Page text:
As visually horrible as that scene was to watch, the most disturbing scenes were those in flashback to June’s life at the start of the war. First, she cannot even receive her birth control without her husband’s signature. Some of you may think this is a stretch and will never come to pass, but scarily it isn’t that unimaginable. There are people on Capitol Hill right now trying to make it near impossible for women to receive contraception, certainly to make it costly. If you aren’t rich, you don’t have the priviledge.
Second, June and Luke watch the destruction of the Capitol building. This was probably the hardest scene for me to watch. With all the horrific mass shootings our country is experiencing, the dichotomy of watching violence and destruction unfold on TV while tucking our kids in bed and keeping them safe feels all too real. Too close to home.
In episode 2 we finally see the dreaded Colonies. Gorgeously shot. As my colorist husband mentioned, the colors chosen for these sequences are telling. The sun isn’t glorious but sickly, menacing. The ground smokes as if a forest fire was just extinguished. The Aunts wear gas masks that look like a sleek upgrade from WWI while those banished to the Colonies suffer the air, the infected water, the rank conditions.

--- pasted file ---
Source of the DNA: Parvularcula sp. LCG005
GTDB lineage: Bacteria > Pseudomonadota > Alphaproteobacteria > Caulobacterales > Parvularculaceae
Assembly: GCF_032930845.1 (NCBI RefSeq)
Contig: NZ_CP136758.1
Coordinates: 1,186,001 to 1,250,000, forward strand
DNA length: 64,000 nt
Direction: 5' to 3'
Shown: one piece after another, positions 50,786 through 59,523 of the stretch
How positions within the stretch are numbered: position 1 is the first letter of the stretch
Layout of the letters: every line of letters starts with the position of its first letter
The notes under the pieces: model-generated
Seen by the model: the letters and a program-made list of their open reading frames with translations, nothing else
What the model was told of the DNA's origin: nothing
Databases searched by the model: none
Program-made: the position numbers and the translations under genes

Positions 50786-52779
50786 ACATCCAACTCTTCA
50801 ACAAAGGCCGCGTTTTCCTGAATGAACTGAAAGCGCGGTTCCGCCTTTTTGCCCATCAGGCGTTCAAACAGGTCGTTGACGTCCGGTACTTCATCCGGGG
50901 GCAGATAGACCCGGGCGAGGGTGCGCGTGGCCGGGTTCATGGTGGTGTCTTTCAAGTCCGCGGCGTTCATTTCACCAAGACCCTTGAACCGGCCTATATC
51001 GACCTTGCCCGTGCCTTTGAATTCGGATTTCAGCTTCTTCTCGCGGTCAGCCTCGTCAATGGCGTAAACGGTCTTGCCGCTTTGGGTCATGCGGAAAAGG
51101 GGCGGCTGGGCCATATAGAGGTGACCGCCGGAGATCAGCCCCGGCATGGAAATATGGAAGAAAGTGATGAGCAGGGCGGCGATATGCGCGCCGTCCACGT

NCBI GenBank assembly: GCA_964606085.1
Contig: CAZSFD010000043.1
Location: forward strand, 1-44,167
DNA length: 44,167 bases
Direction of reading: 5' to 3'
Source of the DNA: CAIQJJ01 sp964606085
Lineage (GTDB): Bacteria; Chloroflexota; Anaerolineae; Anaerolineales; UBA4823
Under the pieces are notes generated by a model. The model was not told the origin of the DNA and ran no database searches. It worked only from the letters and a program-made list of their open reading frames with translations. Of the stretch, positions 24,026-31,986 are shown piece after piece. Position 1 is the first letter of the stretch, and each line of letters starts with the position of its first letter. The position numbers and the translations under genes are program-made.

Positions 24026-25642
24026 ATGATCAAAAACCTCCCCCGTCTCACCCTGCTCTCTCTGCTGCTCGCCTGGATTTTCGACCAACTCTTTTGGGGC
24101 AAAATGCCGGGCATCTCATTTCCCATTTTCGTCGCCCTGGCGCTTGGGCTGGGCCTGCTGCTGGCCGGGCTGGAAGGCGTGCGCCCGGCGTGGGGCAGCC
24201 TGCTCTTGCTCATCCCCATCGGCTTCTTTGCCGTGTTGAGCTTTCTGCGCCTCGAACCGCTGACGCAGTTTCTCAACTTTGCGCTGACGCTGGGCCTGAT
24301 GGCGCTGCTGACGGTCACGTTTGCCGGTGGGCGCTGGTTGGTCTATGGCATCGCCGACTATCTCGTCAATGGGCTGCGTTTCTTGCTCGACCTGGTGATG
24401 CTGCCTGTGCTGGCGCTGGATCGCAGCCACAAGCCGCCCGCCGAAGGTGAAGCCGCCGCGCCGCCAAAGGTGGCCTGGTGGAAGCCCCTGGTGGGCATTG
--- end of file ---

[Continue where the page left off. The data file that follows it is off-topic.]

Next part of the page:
Although as much of the episode was dedicated to June wandering the Boston Globe building and discovering the massacre that happened there, I wanted to stay on the Colonies. I had so many questions. What are they shoveling? Why do they need to bag the earth? What are the noxious gases? What is the purpose of their work? I couldn’t help but think of Monty Python and the Quest for the Holy Grail when King Arthur encounters the autonomous collective who are simply piling mud on top of mud with no sense of purpose. Is there a point to shoveling the dirt in the Colonies? I may have become overly fixated on this question. But still. Questions need to be answered if tax payer dollars are going to this new infrastructure.
Emily (Ofglen) returns and we see some of her backstory as a grad student teaching at a university. She’s in an open, gay marriage and has a son. I love seeing the fall of the country and the rise of Gilead, but something feels amiss with some of the flashbacks. It’s very rushed. One scene she’s not concerned about anyone’s thoughts on her sexual orientation, and then her openly gay professor/mentor is hanged for being gay from the building. Jump to Emily and her wife and child (thank goodness of Canadian descent!) rushing to Logan to flee the country. Huge brute security men who look like they’ve waited their whole lives to shut down a lesbian family are there to – well, shut down a lesbian family. Emily’s marriage is null and void and she no longer has the right to leave the country with her wife and child. How did we go from her teaching openly at the university to suddenly an army of toxic masculinity blocking the gates to the airlines?
If anything, it does peak my curiosity more. Yes, I want to see June escape. Yes, I can’t wait to see Luke and Moira hash out a rescue attempt. Yes, I can’t wait to see Emily rise up and take down the Colonies. (That has to happen, right? RIGHT!) But I almost want more to see how they got here. We get glimpses, some hauntingly familiar, but others too fast to make sense of.
Regardless, this show needs a cinematography award.
Watch The Handmaid’s Tale on Hulu.
Photos courtesy of Hulu.